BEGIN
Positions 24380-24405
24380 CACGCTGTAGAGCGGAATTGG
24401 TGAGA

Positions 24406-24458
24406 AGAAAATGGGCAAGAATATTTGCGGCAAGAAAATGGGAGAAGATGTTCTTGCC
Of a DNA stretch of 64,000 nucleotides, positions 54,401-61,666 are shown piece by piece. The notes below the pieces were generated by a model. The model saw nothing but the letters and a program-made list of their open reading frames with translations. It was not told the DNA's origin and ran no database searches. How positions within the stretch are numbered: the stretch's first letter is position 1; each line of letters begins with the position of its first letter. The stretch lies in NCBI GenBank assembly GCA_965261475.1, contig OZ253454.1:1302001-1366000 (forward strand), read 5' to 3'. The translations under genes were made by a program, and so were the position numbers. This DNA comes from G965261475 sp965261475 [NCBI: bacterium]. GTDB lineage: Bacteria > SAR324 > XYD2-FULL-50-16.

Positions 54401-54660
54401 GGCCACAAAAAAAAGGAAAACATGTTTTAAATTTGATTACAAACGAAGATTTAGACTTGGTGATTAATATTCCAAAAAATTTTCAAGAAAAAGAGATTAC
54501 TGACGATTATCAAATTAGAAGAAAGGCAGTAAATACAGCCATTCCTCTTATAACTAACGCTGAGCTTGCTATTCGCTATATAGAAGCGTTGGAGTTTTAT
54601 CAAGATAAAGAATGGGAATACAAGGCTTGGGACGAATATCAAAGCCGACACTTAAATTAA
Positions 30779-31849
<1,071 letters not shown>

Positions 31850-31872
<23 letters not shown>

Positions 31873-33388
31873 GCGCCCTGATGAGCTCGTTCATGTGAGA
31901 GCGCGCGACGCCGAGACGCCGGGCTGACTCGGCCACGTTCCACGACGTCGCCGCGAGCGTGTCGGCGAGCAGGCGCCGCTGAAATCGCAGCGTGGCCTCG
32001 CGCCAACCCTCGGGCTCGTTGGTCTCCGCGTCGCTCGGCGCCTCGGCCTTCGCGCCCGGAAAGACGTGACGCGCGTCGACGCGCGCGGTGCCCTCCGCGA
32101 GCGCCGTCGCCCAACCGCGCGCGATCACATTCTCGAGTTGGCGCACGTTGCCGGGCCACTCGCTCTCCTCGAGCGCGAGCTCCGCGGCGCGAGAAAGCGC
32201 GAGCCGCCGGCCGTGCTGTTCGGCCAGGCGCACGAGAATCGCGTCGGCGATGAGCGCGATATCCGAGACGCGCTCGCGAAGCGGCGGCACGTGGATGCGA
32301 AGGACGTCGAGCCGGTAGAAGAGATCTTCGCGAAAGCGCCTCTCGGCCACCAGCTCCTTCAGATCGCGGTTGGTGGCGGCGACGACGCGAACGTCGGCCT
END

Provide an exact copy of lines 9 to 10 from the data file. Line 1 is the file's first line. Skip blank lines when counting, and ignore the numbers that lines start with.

54501 TGACGATTATCAAATTAGAAGAAAGGCAGTAAATACAGCCATTCCTCTTATAACTAACGCTGAGCTTGCTATTCGCTATATAGAAGCGTTGGAGTTTTAT
54601 CAAGATAAAGAATGGGAATACAAGGCTTGGGACGAATATCAAAGCCGACACTTAAATTAA